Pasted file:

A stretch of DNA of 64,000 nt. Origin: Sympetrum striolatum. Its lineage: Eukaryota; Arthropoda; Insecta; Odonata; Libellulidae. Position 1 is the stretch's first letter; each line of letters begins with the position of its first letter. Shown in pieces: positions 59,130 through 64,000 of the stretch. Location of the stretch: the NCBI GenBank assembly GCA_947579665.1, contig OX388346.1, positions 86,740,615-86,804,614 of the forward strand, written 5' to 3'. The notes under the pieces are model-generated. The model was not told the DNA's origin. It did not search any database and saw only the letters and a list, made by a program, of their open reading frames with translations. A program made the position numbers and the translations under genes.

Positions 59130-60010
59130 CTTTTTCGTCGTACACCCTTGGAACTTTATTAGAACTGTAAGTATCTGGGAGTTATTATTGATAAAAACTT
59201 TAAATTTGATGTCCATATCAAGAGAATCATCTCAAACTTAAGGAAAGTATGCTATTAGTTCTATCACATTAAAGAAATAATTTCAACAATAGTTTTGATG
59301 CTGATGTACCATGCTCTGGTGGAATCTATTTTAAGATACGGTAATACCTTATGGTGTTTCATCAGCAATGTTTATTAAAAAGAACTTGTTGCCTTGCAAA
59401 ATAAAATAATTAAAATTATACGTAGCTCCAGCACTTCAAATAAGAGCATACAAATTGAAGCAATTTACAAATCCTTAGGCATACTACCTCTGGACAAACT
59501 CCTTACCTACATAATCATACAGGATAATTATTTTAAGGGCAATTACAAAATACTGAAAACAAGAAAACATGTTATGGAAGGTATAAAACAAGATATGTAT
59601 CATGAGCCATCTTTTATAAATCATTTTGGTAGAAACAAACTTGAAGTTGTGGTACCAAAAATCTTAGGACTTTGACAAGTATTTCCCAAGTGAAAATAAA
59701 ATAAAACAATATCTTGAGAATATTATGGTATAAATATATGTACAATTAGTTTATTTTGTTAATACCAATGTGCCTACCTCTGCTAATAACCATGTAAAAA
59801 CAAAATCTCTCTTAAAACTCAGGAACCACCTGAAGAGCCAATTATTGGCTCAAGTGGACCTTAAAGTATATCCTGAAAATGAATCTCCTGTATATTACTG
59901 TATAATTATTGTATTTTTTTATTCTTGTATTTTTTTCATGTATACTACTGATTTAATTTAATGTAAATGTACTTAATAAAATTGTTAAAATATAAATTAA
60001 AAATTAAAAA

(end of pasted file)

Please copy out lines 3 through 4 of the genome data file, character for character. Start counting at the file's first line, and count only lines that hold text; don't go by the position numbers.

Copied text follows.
59130 CTTTTTCGTCGTACACCCTTGGAACTTTATTAGAACTGTAAGTATCTGGGAGTTATTATTGATAAAAACTT
59201 TAAATTTGATGTCCATATCAAGAGAATCATCTCAAACTTAAGGAAAGTATGCTATTAGTTCTATCACATTAAAGAAATAATTTCAACAATAGTTTTGATG